Fractals, Self-Organizing Principles, and Self-Segregation

Fractals are all around us

Came across this study on planting patterns, “Fractal planting patterns yield optimal harvests, without central control” that bears some closer review.

What’s fascinating about this is that it seems to present a real-world solution to a problem commonly referred to as the “tragedy of the commons,” in which the self-interest of individuals leads to the destruction and overuse of shared natural resources.

Spatial patterning often occurs in ecosystems as a self-organizing process caused by feedback between organisms and the physical environment. “The centuries-old Balinese rice terraces are also created by feedback between farmer’s decisions and the ecology, which triggers a transition from local to global scale control,” explains Lansing. “Our model shows for the first time that adaptation in a coupled human-natural system can trigger self-organized criticality.”

This is absolutely fascinating, and it’s interesting to consider this in relation to other ideas on a “self-organizing criticality” that we’ve explored here before, such as in brains and sand piles.

For proponents of ed reform who argue against centralized control, this seems like it could be worth digging into further.

The aspect of fractals here is also tantalizing. After chatting with a colleague about the article, he referred me to Ron Eglash, a mathematician who has studied fractals in African history and culture. Do yourself a favor and watch his TED talk, it will blow your mind.

Eglash raising an interesting point about self-organizing principles: they can be wonderful, as in Google search, or our brains. But there is also a dark side, such as in the spread of HIV or the damaging effects of capitalism. He suggests that the fractal algorithms employed in Africa could present us with “robust” “ways of doing self-organization — of doing entrepreneurship — that are gentle, that are egalitarian.”

I’d love to explore more about how the fractal design of school structures and systems could be utilized for a productive purpose. Please share if you’ve got more on this.

Another interesting angle on the Balinese rice farmers is suggested in an earlier study reported also on Phys.org, “Phase transitions of rice farmers may offer insight into managing natural resources.

Their study and modeling seems to suggest that smaller self-segregated communities within a society are desirable in the long-run.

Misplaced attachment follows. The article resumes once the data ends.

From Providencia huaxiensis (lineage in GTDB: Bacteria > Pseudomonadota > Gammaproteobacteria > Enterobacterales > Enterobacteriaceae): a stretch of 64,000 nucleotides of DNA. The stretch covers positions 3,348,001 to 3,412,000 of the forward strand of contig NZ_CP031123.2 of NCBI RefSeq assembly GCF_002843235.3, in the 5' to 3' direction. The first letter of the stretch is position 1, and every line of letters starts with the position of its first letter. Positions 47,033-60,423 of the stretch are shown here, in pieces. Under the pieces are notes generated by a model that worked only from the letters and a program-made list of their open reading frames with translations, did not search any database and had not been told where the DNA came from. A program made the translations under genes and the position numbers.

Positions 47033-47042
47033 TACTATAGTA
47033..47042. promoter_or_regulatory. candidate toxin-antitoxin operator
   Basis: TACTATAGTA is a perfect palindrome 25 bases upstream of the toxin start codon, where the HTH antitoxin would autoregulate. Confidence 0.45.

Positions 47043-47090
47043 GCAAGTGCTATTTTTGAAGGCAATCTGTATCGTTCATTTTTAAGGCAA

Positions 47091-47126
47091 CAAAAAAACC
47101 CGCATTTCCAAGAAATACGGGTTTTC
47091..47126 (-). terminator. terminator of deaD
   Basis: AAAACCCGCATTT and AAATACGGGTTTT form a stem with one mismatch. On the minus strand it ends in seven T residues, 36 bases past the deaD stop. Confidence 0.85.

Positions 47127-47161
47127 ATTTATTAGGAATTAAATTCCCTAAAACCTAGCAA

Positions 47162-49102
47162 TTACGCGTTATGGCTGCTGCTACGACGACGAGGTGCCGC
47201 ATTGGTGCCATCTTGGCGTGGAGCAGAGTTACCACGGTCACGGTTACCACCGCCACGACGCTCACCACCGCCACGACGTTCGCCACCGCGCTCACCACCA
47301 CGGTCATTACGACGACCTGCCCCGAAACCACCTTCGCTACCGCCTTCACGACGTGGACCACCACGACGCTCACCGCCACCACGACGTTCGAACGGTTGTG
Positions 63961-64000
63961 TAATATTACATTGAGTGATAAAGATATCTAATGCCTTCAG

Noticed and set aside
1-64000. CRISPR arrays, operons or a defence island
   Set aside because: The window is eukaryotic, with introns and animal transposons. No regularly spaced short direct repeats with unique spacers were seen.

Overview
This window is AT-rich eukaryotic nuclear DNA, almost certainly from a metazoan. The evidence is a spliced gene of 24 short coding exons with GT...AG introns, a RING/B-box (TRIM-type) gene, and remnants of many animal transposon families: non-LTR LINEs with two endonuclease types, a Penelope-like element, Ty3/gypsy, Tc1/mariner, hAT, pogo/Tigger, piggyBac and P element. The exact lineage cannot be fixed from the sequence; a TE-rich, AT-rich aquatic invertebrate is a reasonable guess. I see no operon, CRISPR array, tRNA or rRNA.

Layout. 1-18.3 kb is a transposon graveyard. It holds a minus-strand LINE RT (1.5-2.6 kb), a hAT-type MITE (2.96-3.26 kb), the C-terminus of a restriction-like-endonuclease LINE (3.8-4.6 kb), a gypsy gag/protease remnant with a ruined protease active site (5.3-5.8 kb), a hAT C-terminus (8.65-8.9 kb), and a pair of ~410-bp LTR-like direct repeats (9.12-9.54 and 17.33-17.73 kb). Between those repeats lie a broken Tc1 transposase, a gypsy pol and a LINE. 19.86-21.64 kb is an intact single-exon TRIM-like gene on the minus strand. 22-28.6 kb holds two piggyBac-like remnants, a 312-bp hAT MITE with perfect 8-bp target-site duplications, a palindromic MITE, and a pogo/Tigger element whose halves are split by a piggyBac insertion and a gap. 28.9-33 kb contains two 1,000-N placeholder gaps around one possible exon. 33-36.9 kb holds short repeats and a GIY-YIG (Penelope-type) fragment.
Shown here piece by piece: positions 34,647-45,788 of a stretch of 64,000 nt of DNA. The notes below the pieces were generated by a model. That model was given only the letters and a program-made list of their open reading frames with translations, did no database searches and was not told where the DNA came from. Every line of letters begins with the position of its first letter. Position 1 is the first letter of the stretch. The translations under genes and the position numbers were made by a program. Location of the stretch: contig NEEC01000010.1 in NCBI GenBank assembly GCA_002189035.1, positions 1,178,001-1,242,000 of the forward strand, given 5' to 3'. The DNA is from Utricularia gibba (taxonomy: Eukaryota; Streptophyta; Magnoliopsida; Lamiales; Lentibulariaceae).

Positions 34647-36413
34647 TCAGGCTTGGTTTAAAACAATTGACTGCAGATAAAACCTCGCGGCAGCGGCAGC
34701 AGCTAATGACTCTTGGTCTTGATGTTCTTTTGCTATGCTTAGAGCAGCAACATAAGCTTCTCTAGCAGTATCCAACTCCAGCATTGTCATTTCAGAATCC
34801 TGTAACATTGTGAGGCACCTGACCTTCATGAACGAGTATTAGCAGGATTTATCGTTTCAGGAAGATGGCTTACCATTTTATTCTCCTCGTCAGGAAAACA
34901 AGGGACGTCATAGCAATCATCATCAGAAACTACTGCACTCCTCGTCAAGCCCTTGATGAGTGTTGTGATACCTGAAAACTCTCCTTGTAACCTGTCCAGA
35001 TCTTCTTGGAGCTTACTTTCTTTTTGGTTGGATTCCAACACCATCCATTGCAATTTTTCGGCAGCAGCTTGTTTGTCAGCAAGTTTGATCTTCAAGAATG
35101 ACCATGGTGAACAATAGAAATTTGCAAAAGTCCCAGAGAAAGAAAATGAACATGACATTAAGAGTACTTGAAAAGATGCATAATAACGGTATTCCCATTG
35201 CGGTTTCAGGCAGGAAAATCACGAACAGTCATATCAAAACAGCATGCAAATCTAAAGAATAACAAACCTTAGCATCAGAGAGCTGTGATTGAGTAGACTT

They found that the downside of the segregation is that it increases the social disharmony throughout the society as a whole. The upside, however, is that the social disharmony within each community becomes very low. In some communities, individuals are more likely to keep cooperating with each other—using the shared resource fairly—compared to the situation without segregation. These results were very similar to what the researchers observed in the segregated society of the Balinese subak.

This seems to be a dark side unmentioned in the more recent study on how the Balinese farmers exemplify a self-organizing society in harmony with nature. Or perhaps this isn’t a dark side — it’s a suggestion that some self-segregation can be positive.

But I don’t know anything about the Balinese subak, either, so not sure how much to read into this. Certainly worth going deeper into this. If any readers have knowledge of African fractal algorithms or Balinese subaks, please share!

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A Brain is More than the Sum of its Parts

“Why does the brain transcend bell-curve averages?  One possible explanation is that the brain lacks a privileged scale because its functioning cannot be reduced to component parts (i.e., neurons).  Rather, it is the complex interactions between parts which give rise to phenomena at all spatial and temporal scales. . . . Like averages, reductionism is deeply ingrained in our scientific thinking.  Water is explained in terms of molecules, molecules in terms of atoms, etc.  If the brain is reducible to simpler parts, it should also exhibit a privileged scale of organization.